Table of Contents Previous Next Index

Publishing Your Screencast : Exporting Your Video

Exporting Your Video
Select File > Export to produce a standard video file for distribution or use in other video applications.
Note: If you have in and out points set in your project, the menu item displays as Export Selected Range.
When you are done configuring your export options, click Export to begin encoding the screencast into a video file. ScreenFlow displays a progress dialog so you can monitor its progress.
Figure 38. Export Settings Window
Save As. Enter the name of your screencast. The default name is your project name. The file extension is applied automatically based on your choice of preset.
Where. Select to determine the location of your video upon completion of export.
Preset. Export presets are settings designed for both general and specific use. These settings are designed based on the most common needs of the user.
This is the default export option, which encodes using the H.264 codec, which balances the demands of image quality and file size.
This is an export option similar to Web - High, but formatted for a low bandwidth. It plays more smoothly on slow Internet connections but the image quality is not as good as Web - High.
Note: Multi-pass is a compression method that determines how best to format the video based on predictive scanning of the source content. This increases encoding time, but may improve image quality and decrease file size.
This option exports video in the WMV format, a popular Microsoft format for Windows users. This option utilizes Flip4Mac, a QuickTime plugin by Telestream (Flip4Mac Customization) to encode the media, which must be licensed separately.
This is an uncompressed export format ideal for additional editing. This format has the highest quality image but also the largest file size. When exported at 100%, the image quality is identical to the original recording.
This is an uncompressed audio-only export format ideal for additional editing.
These export options are formatted based on the recommended video specifications for these devices. They cannot be altered.
Make Settings Default. Select to set your current setting as the default export setting.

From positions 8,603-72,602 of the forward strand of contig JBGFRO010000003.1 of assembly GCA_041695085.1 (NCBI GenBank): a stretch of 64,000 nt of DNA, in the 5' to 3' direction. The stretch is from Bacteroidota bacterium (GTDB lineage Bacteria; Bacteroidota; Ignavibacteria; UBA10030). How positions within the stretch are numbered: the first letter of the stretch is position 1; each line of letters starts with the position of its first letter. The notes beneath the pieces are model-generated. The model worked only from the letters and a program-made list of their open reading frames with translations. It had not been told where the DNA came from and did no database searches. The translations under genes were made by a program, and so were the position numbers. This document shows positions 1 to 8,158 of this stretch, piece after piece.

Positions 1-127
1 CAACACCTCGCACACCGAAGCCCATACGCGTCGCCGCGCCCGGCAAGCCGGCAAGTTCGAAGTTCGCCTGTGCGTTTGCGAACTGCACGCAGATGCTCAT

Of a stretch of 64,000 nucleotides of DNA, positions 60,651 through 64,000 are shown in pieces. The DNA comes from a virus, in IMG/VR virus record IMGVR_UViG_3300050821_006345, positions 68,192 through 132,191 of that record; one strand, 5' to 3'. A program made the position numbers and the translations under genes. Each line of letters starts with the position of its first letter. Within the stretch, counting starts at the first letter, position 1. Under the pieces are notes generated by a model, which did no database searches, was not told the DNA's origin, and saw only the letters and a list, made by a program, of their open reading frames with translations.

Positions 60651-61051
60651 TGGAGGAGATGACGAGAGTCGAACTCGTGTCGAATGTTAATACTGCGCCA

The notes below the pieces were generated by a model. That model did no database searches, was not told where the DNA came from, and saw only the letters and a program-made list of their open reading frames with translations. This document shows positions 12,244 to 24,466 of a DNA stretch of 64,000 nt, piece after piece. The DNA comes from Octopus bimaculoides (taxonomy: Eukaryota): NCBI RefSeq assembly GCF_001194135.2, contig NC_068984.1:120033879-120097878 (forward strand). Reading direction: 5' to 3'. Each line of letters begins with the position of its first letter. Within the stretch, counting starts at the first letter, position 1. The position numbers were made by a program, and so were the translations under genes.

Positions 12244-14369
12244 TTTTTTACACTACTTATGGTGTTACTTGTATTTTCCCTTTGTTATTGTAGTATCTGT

Customize. Click to make changes to your video and audio encoding options. You can use either QuickTime or Windows Media video compression (via Flip4Mac).
Manage. Click to manage your available export presets.
Figure 39. Manage Presets Window
Click the check box to the left of the preset to hide it. Click the Copy button to the right of the preset to generate a custom preset copy.
Custom presets are displayed below. To change the custom preset name, double-click the name field. Click the Edit button to customize your preset.
Dimensions. These options are used to set the dimensions of your video export. You should not set a size larger that your canvas size. This does not improve image quality.
Figure 40. Dimensions: Scale to Custom Size Settings
Scale by. Select to scale your project by a percentage value. This is an easy way to shrink your screencast while maintaining the aspect ratio.
Scale to custom size. Select to set the exact width and height of your exported video. Click the Letterbox Content box to add letterboxing to your export.
Use Motion Blur. Check to apply a blurring algorithm to blend movement smoothly into the video. This is useful if you are using video properties effects to move clips on the canvas.
This option increases encoding time so it should only be used if objects are not moving smoothly in your exported video.
Add Chapter Track from Markers. Check to add chapter markers to your exported video based on the location and names of the markers in your screencast.
Presets which do not support chapter markers include iPad, iPhone, Apple TV, iPod, and Windows Media.
Note: QuickTime X and VLC require a chapter marker on the first frame of your project or it will move the chapter markers from their intended locations. Be sure to set a chapter marker at the very beginning of your project to prevent this.
Exported Video File Size Considerations.
Video files often become are very large, making them difficult to send to others, download, or post to servers via the Internet.
The frame size of video clips in you screencast is typically much larger than the screen size of the video file you are exporting. For example, if your original screen size is 1280 x 800 pixels, you probably do not want to create a video of the same frame size. This is essentially HD video, and may be four times larger than a 640 x 400 video. If you were to post it on a Web site, many users wouldn’t be able to view it.
Reducing your Video File Size
To preserve the aspect ratio of your screencast, use the Dimensions options. For general purposes, you may want to reduce the dimensions by 50%.
Reducing the Frame Rate
The NTSC video standard frame rate is 30 FPS. This is the standard for videos produced in North America. However, this standard is based on creating a smooth representation of video motion captured in the real world and may not be necessary for your screencast.
If you specify 30 frames per second, the output will be smooth, but the file will be about twice as a 15 FPS video file. You may find that a 10 FPS or 15 FPS recording is very acceptable for your audience. Reducing the frame rate can drastically reduce the size of the video file.
You should experiment with codec settings to get a sense for what frame size and frame rate works best for you.

Telestream, Inc.
Copyright © 2012 Telestream, Inc. All rights reserved worldwide.
February, 2012 | 80997

export:scale by